what you have seen and have all commented on this and said that
they were concerned with the way in which these matters were dealt
with, to the extent that Sir Paul has set up a review. Are you
still not concerned with what was seen?
Ms Sim: I have not said
Q225 Chairman: Will you answer my
Ms Sim: You have asked me whether
I was concerned with the way the G20 was policed. My answer to
that is I do not know because I do not know the full extent of
the policing of the G20. The officers who will be able to provide
you with those accounts are the ones that you have got coming
before you next week.
Q226 Chairman: So you have no comment
to make about it despite the fact that the Metropolitan Commissioner
has made a comment and the new Inspector of Constabulary has made
a comment? ACPO and you as the Lead on ACPO will make no comment
on whether or not this matter was
Ms Sim: Until I am fully aware
of all of the facts I will not make comments about individual
police officers' actions.
Q227 Chairman: I am not asking you
about individual police officers. Did any behaviour at the G20
protests violate ACPO norms?
Ms Sim: What the ACPO norms say
is that police officers have to be able to justify any force that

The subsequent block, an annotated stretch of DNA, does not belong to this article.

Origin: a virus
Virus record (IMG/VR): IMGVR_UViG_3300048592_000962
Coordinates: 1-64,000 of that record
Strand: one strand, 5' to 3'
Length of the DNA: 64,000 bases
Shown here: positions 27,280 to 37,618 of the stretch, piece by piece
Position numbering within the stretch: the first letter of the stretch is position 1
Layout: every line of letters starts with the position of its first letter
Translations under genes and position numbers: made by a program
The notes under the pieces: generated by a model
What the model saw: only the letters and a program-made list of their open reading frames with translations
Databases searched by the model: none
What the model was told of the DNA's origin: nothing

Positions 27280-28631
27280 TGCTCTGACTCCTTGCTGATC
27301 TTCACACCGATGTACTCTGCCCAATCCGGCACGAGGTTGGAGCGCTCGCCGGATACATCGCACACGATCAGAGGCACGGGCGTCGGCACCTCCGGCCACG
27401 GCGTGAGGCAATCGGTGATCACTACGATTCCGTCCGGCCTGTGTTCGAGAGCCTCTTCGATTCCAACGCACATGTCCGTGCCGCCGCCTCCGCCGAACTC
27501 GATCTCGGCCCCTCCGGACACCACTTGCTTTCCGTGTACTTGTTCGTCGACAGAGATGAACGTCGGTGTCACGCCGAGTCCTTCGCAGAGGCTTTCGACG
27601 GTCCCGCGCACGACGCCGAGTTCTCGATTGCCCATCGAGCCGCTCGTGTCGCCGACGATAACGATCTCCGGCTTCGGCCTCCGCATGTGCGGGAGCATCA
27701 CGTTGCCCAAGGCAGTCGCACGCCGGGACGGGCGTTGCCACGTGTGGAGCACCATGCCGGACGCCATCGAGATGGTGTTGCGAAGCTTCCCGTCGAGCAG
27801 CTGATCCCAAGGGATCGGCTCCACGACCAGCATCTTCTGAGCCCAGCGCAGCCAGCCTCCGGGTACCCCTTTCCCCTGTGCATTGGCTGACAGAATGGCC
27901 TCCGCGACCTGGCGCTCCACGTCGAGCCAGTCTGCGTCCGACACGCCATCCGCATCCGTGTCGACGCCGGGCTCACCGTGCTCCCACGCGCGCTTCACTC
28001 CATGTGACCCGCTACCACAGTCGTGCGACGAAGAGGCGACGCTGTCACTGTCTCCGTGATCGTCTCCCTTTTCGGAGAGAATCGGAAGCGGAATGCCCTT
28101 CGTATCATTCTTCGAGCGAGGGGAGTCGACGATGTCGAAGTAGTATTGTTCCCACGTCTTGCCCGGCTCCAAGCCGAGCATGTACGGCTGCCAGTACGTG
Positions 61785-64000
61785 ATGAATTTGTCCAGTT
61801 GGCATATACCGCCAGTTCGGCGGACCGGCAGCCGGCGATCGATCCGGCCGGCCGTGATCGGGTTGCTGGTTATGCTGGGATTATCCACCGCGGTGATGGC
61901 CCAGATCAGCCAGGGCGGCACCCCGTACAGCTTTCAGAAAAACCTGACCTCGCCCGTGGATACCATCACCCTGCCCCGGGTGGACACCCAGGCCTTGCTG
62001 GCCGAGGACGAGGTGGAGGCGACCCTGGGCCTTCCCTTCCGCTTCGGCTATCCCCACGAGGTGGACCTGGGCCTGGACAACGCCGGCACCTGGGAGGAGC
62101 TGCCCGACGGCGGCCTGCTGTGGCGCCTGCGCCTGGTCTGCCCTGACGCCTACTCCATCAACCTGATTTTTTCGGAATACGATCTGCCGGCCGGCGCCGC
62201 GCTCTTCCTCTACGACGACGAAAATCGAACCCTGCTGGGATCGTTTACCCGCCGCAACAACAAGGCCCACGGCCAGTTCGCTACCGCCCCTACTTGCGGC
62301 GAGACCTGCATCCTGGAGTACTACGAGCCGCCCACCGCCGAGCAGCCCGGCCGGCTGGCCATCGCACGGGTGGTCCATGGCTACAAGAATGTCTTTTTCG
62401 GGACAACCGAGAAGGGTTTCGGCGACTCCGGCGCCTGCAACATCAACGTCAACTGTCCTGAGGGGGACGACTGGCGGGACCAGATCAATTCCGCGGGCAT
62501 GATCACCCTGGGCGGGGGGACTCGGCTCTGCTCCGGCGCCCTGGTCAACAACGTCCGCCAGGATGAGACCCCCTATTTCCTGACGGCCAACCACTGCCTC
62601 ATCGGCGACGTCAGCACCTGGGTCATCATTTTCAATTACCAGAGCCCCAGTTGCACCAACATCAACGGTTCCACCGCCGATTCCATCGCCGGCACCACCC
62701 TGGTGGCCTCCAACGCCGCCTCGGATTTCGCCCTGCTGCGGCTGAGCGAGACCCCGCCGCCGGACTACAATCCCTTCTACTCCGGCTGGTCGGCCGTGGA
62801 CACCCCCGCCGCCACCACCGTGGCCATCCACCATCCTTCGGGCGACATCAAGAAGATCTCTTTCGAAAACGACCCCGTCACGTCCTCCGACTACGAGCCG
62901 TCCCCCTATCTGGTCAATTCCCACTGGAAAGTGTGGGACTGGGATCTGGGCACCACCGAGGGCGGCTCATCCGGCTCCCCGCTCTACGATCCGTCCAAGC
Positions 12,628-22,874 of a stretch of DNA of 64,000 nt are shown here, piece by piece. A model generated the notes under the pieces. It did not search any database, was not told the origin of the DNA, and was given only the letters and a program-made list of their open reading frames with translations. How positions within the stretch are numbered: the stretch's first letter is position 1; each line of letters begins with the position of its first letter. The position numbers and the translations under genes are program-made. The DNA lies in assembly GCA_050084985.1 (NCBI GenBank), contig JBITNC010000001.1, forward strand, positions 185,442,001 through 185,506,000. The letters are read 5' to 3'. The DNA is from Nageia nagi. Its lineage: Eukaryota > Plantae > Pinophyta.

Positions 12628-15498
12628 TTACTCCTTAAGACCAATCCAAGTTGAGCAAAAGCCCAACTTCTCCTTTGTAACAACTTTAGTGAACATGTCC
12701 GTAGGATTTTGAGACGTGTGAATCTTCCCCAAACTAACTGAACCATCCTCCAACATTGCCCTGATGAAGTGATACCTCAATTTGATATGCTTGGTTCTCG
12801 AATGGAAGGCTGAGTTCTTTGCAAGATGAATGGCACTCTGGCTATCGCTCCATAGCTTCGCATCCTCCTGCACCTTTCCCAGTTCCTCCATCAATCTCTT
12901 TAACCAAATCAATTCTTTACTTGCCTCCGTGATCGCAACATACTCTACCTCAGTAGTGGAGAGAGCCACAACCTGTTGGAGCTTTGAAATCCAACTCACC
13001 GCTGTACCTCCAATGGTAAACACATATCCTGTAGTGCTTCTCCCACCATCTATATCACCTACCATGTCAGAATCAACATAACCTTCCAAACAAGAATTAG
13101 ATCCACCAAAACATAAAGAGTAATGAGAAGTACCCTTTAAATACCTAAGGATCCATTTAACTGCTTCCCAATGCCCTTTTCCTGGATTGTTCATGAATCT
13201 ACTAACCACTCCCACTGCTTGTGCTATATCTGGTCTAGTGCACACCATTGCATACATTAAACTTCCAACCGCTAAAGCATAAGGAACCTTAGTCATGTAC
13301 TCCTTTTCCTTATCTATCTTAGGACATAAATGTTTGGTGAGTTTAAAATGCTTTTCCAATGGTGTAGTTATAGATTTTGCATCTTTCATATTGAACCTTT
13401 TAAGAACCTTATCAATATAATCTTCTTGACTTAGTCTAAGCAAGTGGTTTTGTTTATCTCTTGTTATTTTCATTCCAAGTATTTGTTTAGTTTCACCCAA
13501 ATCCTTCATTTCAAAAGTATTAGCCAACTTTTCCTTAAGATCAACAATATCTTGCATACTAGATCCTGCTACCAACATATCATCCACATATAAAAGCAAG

is used in line with Section 3 of the Criminal Law Act. If those
officers are able to justify the violence that they used then
that would be all right. If not, then the investigations will
find that and the officers will be dealt with accordingly. I have
no intention at all of saying that if police officers have committed
deliberate acts of violence then that is acceptable. What I am
saying is I do not know the full circumstances and I do not believe
in trial by press. I believe that a full investigation has to
take place and what happens as a result of that investigation
then is what happens.
Q228 Mr Streeter: Could you just
share with us the ACPO guidelines for the policing of public protests
like this? I am interested particularly in kettling. We have heard
a little bit this morning about the line of police with the shields
just marching towards people without any warning and dialogues
with people. Could you just share the relevant guidelines that
ACPO has handed down? Are they available for public record?
Ms Sim: Firstly, I do not understand
the term "kettling". Kettling is not a British policing